More recently, Museums Victoria has had successes with help from the public, such as the discovery of Miocene shark teeth (from around 25 million of years ago) in coastal limestone.
On the other hand, there are two possible negative outcomes from amateur fossil hunting.
The first is misidentification, which can lead to important specimens left collecting dust on bookshelves, placed in garden beds or broken in two during excavation.
But the situation we fear most is the commercialisation of palaeontology: putting a dollar value on scientifically irreplaceable specimens, placing them beyond the realm of museum or university acquisition budgets. For example, last year in the US, STAN the T. rex sold for US$31.8 million.
This doesn’t just hinder science, but also restricts access of really neat fossils to a handful of wealthy people, rather than a public audience.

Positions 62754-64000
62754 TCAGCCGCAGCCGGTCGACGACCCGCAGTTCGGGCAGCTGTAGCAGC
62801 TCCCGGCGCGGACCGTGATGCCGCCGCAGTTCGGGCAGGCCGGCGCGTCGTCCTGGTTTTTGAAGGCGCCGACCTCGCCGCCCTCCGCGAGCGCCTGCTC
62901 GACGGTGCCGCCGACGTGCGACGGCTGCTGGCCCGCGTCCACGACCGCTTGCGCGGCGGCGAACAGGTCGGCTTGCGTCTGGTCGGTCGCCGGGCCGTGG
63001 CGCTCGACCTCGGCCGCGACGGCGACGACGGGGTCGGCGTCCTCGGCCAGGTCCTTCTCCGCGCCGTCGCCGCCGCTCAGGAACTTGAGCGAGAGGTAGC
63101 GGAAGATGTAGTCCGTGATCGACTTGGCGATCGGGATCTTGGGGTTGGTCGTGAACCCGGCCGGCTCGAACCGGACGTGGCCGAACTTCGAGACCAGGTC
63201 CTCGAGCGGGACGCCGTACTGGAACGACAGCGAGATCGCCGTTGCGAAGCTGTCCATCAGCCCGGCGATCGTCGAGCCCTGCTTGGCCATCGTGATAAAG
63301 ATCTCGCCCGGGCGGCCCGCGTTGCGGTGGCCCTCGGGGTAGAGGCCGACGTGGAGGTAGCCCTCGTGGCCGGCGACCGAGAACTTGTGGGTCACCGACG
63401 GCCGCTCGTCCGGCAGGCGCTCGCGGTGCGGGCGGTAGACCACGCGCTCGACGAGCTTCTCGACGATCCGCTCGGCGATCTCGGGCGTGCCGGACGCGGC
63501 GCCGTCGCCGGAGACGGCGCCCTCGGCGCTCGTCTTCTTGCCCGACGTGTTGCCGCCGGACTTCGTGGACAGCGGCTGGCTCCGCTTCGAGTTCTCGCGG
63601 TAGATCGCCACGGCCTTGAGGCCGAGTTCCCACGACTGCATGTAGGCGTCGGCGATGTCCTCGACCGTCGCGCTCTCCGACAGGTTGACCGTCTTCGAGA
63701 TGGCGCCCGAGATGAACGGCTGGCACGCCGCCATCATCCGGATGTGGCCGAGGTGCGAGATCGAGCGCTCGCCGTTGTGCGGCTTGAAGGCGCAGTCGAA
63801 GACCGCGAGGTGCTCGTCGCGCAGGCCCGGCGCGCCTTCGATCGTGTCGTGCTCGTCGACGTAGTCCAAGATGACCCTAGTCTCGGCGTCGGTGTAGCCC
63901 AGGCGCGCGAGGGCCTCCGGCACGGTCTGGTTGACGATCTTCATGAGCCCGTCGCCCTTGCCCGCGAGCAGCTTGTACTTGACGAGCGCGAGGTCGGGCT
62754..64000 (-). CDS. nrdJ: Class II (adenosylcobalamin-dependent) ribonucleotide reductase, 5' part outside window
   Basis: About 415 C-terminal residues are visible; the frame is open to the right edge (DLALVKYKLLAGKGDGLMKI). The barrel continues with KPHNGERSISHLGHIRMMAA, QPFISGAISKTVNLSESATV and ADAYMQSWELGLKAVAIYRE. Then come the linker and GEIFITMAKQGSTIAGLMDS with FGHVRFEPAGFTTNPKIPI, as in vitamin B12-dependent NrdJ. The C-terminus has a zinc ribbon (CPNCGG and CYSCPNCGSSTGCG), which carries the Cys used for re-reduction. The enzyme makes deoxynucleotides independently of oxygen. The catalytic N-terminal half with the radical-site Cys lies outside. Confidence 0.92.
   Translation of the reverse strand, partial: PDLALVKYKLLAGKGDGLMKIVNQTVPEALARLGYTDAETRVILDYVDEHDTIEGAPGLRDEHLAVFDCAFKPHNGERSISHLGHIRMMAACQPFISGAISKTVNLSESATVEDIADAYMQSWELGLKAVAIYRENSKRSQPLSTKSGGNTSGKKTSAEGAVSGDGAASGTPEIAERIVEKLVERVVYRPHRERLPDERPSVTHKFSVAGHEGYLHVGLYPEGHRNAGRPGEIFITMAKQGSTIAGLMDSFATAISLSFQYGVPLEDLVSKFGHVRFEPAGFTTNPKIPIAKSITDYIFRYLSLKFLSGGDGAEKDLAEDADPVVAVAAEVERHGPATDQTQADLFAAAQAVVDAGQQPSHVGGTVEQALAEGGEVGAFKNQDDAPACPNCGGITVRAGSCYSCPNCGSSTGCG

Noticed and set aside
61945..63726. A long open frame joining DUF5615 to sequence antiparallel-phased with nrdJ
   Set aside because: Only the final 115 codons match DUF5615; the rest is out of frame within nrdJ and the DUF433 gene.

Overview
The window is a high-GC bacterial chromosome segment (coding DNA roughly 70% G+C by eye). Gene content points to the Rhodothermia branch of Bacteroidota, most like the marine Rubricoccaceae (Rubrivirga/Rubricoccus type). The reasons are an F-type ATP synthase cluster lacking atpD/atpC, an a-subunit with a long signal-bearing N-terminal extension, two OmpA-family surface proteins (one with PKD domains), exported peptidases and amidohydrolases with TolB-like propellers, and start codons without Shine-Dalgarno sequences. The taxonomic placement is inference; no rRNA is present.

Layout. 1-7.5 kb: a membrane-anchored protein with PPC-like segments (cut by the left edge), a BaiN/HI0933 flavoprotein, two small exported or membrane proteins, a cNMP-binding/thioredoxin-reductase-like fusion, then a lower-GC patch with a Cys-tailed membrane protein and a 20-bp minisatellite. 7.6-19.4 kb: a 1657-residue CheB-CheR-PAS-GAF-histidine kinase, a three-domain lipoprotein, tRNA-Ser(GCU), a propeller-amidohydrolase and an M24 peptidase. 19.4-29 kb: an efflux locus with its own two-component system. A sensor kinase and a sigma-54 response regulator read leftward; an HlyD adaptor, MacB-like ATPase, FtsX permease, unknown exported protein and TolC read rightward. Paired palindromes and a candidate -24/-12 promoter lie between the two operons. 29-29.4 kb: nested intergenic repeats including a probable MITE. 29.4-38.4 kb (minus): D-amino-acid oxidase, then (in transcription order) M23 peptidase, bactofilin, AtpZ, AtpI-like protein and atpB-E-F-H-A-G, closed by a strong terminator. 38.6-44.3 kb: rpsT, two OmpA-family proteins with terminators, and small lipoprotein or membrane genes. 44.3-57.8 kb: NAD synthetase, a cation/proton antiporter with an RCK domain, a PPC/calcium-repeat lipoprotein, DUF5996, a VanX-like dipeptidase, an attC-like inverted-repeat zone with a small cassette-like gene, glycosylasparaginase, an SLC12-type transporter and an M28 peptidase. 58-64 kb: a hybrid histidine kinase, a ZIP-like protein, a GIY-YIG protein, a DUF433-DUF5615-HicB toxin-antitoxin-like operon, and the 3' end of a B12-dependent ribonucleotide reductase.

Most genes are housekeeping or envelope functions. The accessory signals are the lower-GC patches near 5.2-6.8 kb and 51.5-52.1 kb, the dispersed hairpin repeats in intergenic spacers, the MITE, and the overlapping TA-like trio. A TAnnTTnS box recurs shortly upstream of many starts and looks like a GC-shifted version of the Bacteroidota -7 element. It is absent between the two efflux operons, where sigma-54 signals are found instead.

Both of these outcomes are entirely avoidable with good science communication, and museum information officers.
So how can you become a responsible citizen palaeontologist?
Here are five things to know before you go:
1. Get permission
Make sure you have permission to be somewhere (on private or public land), and to collect. This extends to permissions from Traditional Owners on native title, pasturalists and local councils. This, however, rules out any national parks. And depending on your state, you may need a permit to collect from crown land (set aside for government or public purposes) or council land.
It’s always a good idea to check with your state museum or interest group which sites are OK for fossicking — some may be culturally, historically or scientifically sensitive.